As the air becomes crisp and the snow begins to fall, the holidays are rapidly approaching. A time of hectic Black Friday shopping, celebratory gatherings, and family fun brings tons of savory treats from diverse backgrounds. With the season of giving in mind, students Adair Reid and Mekdelawit Fantahun have shared their favorite holiday recipes for the rest of the Freeman family to enjoy.
“My family bakes basic sugar cookies that we decorate,” said sophomore Adair Reid. The ingredients for the recipe include: 2 cups of all-purpose flour, ½ teaspoon of baking powder, ½ teaspoon of salt, 1 ½ sticks of softened unsalted butter, 1 cup of sugar, 1 large egg, and ½ teaspoon of vanilla.
Adair’s sugar cookie recipe can be made in just 10 steps:
- Whisk together flour, baking powder, and salt in a small bowl.
- Beat together butter and sugar in a large bowl with a mixer until pale and fluffy.
- Beat in egg and vanilla.
- Add flour mixture and cookie mix until combined.
- Form dough into a log on a sheet of plastic wrap and roll dough up.
- Chill dough on a baking sheet for at least 4 hours.
- Preheat the oven to 375 degrees.
- Cut slices of the dough and fill 2 ungreased baking sheets.
- Bake cookies, switching position of sheets halfway through baking.
- Take out when edges are golden, about 12 to 15 minutes total.
These sugar cookies aren’t just sweet, they hold significant value to the Reid household. “Decorating sugar cookies with my brother has always been a family tradition,” said Adair. “It’s more about being together during the holidays rather than making the cookies look nice.”
Adair’s family isn’t the only family cooking up a storm during the holidays. Senior Mekdelawit Fantahun also enjoys a traditional, homemade dish that brings together his family while delighting their taste buds.
“My family and I enjoy cooking an Ethiopian traditional food called Doro Wot during the holidays,” said Mekdelawit Fantahun. This Ethipoian-style spiced chicken stew dish is made up of: Niter Kibbeh (spiced butter), berber (spice mix), 8 skinless, bone-in chicken thighs, 1 lemon, kosher salt, 4 large eggs, 2 large yellow onions, 1 tablespoon minced garlic, 1 tablespoon minced fresh ginger, 1 tablespoon tomato paste, ¼ teaspoon freshly ground black pepper, 1 ¼ cup chicken stock (or low-sodium chicken broth), and injera (Ethiopian flatbread) for serving.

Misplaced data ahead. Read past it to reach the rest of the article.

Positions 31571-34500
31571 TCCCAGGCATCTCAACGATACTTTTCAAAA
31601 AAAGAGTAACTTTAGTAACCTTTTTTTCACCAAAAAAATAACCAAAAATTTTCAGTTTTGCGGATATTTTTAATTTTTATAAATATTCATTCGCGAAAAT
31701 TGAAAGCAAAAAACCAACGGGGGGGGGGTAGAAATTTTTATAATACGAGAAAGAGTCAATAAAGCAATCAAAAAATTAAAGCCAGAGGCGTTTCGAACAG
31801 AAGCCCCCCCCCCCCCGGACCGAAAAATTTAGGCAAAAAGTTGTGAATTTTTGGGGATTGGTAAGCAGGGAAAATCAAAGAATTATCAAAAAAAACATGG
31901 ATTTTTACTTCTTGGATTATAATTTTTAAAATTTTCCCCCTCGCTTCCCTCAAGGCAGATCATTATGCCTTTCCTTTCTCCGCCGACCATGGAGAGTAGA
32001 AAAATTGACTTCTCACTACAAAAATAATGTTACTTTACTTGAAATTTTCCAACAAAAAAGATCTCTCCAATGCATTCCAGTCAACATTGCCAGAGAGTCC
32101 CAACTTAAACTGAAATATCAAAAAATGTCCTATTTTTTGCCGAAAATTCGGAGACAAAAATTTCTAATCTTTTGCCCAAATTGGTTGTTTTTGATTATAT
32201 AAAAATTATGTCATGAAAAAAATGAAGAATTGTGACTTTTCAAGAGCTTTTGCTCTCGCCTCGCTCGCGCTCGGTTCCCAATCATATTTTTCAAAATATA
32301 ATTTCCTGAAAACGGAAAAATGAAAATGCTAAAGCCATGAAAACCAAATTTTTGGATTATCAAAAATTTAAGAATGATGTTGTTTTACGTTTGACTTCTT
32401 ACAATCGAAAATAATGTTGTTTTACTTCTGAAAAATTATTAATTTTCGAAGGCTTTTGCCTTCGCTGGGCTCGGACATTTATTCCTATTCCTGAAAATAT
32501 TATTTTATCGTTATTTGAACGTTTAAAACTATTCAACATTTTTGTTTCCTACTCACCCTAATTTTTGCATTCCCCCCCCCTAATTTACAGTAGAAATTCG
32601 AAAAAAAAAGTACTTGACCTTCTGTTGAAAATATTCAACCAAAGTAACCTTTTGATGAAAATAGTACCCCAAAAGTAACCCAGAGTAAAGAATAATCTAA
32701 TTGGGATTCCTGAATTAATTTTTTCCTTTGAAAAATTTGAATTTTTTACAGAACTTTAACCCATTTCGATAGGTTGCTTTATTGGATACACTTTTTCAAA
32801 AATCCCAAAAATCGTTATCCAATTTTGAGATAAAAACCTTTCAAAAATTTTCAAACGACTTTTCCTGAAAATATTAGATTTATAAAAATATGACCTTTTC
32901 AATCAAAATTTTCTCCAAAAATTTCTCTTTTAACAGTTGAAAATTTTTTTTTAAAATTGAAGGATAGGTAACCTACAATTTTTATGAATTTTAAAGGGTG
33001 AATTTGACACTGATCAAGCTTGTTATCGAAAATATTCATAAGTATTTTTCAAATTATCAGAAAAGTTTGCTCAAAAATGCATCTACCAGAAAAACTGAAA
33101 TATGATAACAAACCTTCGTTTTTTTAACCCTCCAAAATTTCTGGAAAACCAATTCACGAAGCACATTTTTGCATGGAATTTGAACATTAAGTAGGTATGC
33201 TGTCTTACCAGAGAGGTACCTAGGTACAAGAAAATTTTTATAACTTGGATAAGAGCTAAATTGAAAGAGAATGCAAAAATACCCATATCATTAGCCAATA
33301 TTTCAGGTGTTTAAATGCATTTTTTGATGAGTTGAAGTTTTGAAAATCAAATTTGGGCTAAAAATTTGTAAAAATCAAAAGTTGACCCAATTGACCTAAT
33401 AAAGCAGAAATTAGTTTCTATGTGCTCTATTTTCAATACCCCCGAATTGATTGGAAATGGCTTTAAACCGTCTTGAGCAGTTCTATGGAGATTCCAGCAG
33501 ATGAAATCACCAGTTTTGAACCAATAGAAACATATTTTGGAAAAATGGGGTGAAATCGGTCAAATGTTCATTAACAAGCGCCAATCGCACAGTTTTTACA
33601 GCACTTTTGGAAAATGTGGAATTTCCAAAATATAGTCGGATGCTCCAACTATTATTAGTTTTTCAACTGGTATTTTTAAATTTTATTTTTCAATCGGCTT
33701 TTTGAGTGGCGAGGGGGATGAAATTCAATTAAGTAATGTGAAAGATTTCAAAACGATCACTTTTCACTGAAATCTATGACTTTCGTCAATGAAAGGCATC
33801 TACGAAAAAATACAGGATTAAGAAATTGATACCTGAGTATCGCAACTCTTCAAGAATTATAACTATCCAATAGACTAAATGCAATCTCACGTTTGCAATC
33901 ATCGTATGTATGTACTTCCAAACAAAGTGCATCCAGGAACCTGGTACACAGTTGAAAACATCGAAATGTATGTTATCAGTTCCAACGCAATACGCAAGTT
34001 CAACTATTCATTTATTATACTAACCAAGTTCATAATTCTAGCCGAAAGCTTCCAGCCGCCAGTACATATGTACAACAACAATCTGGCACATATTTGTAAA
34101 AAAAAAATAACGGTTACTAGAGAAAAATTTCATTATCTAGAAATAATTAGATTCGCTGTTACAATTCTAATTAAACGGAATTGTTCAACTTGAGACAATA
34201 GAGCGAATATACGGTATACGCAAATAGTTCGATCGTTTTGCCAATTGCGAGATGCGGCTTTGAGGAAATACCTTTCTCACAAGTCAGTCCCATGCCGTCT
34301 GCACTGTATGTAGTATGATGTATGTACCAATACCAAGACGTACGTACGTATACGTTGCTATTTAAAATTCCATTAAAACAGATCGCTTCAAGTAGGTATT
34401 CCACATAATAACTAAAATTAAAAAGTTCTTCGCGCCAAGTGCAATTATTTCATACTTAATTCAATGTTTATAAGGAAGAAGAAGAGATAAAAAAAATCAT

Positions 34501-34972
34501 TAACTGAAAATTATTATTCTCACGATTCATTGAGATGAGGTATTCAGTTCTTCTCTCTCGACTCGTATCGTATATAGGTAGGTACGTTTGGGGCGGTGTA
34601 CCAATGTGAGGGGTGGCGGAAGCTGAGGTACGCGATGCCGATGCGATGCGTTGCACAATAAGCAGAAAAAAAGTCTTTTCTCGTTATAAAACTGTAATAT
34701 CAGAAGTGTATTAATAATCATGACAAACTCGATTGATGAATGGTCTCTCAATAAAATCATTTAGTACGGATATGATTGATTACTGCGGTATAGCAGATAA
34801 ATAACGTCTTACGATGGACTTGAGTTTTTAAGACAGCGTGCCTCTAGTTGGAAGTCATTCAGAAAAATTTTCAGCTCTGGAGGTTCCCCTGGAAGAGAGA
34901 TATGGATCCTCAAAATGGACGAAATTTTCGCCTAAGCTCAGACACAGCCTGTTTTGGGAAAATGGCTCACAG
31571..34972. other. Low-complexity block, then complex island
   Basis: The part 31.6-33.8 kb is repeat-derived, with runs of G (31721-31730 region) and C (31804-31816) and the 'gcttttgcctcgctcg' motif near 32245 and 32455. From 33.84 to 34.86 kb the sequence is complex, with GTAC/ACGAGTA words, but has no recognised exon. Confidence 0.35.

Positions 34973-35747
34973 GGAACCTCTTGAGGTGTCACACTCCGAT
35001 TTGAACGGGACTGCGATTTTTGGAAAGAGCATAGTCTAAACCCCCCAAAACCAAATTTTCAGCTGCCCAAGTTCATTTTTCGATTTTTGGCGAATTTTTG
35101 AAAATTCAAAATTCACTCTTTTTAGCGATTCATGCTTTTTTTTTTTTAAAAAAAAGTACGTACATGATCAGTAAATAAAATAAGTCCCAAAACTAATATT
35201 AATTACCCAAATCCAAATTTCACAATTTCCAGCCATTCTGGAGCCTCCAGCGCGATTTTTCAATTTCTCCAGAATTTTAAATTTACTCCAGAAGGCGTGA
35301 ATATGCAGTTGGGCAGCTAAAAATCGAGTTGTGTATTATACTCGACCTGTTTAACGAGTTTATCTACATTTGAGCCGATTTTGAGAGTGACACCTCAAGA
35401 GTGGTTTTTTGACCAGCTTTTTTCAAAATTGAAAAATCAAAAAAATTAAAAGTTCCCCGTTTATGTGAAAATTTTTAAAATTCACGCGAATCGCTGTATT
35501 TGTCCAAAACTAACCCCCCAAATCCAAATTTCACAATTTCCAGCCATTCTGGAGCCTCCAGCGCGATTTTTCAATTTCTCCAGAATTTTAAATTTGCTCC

Here are the 9 steps in making Doro Wot:
- Rub the chicken pieces all over with lemon juice and salt, then set it aside. Chop the yellow onions and get the other ingredients ready.
- Leave the chicken to marinate for 30 minutes.
- Heat the Niter Kibbeh in a large saucepan on medium heat and sauté the onions for 5 minutes until they start to soften.
- Add most of the berber (keeping aside ½ teaspoon), and cook for two minutes, mixing everything (including the tomato paste, ginger, black pepper, chicken stock, and garlic) in well. Add a touch of water if it’s too dry.
- Add the water, increase the heat, and bring to a boil. Lower heat and simmer for 5 minutes.
- Add the chicken pieces, stir, increase the heat and bring it back to a boil. Once again, lower the heat, and cook uncovered for 45 minutes, until the chicken is cooked.
- Prick the eggs in 3 places with a small knife and add them to the stew. Stir gently to mix. Cook for another 2 minutes.
- Sprinkle the Doro Wot with the remaining berber, stir and take off heat.
- Place the injera on a plate and serve!
“In Ethiopia, you will find Doro Wot in everyone’s house on every holiday like New Years, Christmas, and Timket,” said Mekdelawit. The overall love of the frequently-used dish has made it the national chicken dish of Ethiopia.
The holidays are a time of togetherness. Homemade food plays a large role in bringing together family. “We all gather in the kitchen and have conversations that are always memorable,” said Mekdelawit. It also provides a safe space for family to relax and indulge in life’s pleasures. “My favorite part about the holidays is the peaceful atmosphere and being with my family,” said Adair.